Rediscovering Piero

Rediscovering Piero

- By Walter Kaiser

Piero della Francesca in America An exhibition at the Frick Collection, New York City, February 12–May 19, 2013. Catalogue of the exhibition by Nathaniel Silver, with essays by James R. Banker and Machtelt Israëls, and an appendix by Giacomo Guazzini and Elena Squillantini (Frick Collection, US $27.50)                                                  

Why is Piero della Francesca so different from other quattrocento artists? The longer one contemplates his work, the more imperative that question becomes. It haunts the viewer of the current exhibition at the Frick Collection, where more paintings by Piero are brought together in one room than anywhere except in Arezzo.

The seven paintings in this exhibition, four of which belong to the Frick, are not the very greatest of Piero’s works, but they exemplify much of his achievement. Four of them are masterpieces, and this exceptional opportunity to see so many panel paintings of Piero at once is instructive.

Various attempts have been made to explain Piero’s unique qualities since his ‘rediscovery’ in the late nineteenth century, many of them insightful. Early on, John Addington Symonds claimed that ‘by dignity of portraiture, by loftiness of style, and by a certain poetical solemnity of imagination, he raised himself above the level of the mass of his contemporaries.’  

Of course, Piero was also indebted to some of those contemporaries, and his relationship to Florentines such as Domenico Veneziano and Uccello, as well as to Flemish artists, has long been acknowledged. Yet in most respects the influence of others upon his work seems to be fairly minimal, and one might argue that he had a greater debt to the architect and humanist Leon Battista Alberti than to any of his painting predecessors. What is it, then, that makes him so distinct from his contemporaries?

Piero’s innovative use of oil paint and his perfection of perspective are two qualities that have been often discussed, as have his use of colour to express form and his ability to evoke space. His phenomenal mastery of light and his breathtaking depiction of it have also been repeatedly noted. But Piero’s singular importance in the history of landscape painting has, so far as I am aware, rarely been adequately appreciated; yet his landscapes are some of the most accomplished, evocative, and innovative in Italian art before Giovanni Bellini.

Then there is the unemotional, inexpressive quality of his paintings, which so sharply distinguishes him from other painters. Bernard Berenson famously wrote about the ‘inarticulate’ in Piero, claiming that he ‘seems to have been opposed to the manifestation of feeling, and ready to go to any length to avoid it.’ ‘The quiet chant of the air and the immense planes are like a choir against which Piero’s dramatic personae remain silent,’  says the Polish poet Zbigniew Herbert.

There is also a serene immobility that characterizes his personages, which is unlike the work of any other painter of his time. These qualities, inexpressivity and immobility, have been beautifully articulated by Herbert, my favourite writer on Piero: The principle of tranquillity does not lie merely in architectural balance. It is a principle of inner order.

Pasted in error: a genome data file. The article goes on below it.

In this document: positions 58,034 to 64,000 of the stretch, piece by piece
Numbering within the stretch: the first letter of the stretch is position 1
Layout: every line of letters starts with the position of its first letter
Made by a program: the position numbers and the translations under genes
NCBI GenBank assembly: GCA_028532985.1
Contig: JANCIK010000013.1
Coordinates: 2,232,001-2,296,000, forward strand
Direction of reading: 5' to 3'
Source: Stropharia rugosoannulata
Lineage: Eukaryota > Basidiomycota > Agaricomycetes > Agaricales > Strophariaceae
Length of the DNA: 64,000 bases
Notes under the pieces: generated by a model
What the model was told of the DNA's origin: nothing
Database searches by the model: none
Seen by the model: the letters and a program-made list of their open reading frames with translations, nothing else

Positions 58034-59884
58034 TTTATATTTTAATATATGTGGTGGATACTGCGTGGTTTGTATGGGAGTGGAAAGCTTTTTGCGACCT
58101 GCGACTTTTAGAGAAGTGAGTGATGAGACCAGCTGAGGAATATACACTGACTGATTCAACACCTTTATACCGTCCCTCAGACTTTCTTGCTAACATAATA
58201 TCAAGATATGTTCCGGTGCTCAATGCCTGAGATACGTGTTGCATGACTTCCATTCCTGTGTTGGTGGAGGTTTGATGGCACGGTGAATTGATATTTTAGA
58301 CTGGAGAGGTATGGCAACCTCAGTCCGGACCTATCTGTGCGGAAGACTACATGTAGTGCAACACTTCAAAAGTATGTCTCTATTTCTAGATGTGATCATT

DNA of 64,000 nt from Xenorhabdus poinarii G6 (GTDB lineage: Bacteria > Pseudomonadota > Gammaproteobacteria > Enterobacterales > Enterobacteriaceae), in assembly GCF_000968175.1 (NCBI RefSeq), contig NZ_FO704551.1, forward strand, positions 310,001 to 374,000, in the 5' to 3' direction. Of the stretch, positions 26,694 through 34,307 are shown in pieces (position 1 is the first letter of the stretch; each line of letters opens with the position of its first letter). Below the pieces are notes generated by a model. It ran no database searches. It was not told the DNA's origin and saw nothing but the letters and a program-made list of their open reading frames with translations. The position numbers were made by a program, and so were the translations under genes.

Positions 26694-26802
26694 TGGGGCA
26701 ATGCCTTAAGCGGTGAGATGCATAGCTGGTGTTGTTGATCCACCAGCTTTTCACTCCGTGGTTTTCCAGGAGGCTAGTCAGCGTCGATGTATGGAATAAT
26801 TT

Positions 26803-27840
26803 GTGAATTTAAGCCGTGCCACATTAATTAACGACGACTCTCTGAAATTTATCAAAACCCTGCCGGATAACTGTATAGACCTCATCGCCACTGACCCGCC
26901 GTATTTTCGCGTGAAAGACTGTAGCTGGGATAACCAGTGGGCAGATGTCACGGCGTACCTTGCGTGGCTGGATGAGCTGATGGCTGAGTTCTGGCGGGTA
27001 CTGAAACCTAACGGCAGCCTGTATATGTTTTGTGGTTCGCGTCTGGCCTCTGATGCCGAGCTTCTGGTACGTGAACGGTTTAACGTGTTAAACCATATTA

Piero understood that excess movement and expression both destroy the visual painted space and compress the painting’s time to a momentary scene, a flash of existence. His stoic heroes are constrained and impassive. The stilled leaves, the hue of the first earthly dawn, the unstruck hour, give the things Piero created an ontological indestructibility.

But what, in the end, is most idiosyncratic about Piero is the essential nature of his mind, which was moulded both by artistic and by mathematical, geometric perceptions—a perfect union of art and science. When Piero looked at the world, he ineluctably perceived its geometric forms and mathematical perspectives, and it is this uncommon mental capacity that caused Roger Fry and others to see him as a precursor to the formalism of Cézanne and Seurat.

This quality was not, however, abstractly expressed in cubes and spheres, but rather was realized in his naturalistic delineation of the world inherited by Adam’s descendants.

In his biographical account of Piero della Francesca, Vasari takes special note of one of his altarpieces. It is the first known reference to the work to which six of the seven pictures in the exhibition of Piero at the Frick Collection belong: ‘In the convent of the monks of Saint Augustine (in Borgo San Sepolcro), he painted the altarpiece for the high altar, which was much praised.’

The commission given Piero for this work by the donor, a resident of Borgo San Sepolcro with a characteristic name of sequential descent, Angelo di Giovanni di Simone d’Angelo, was signed on October 4, 1454, and stipulated that the altarpiece should be a work comprised of several panels and should be completed in eight years; it also explained that the altarpiece had been commissioned to fulfil the wishes of Angelo’s late brother Simone and his wife Giovanna.

Full review in The New York Review of Books:

Wikipedia on Piero della Francesca:

Review of the exhibition from The New York Times:

CathNews bookshop:

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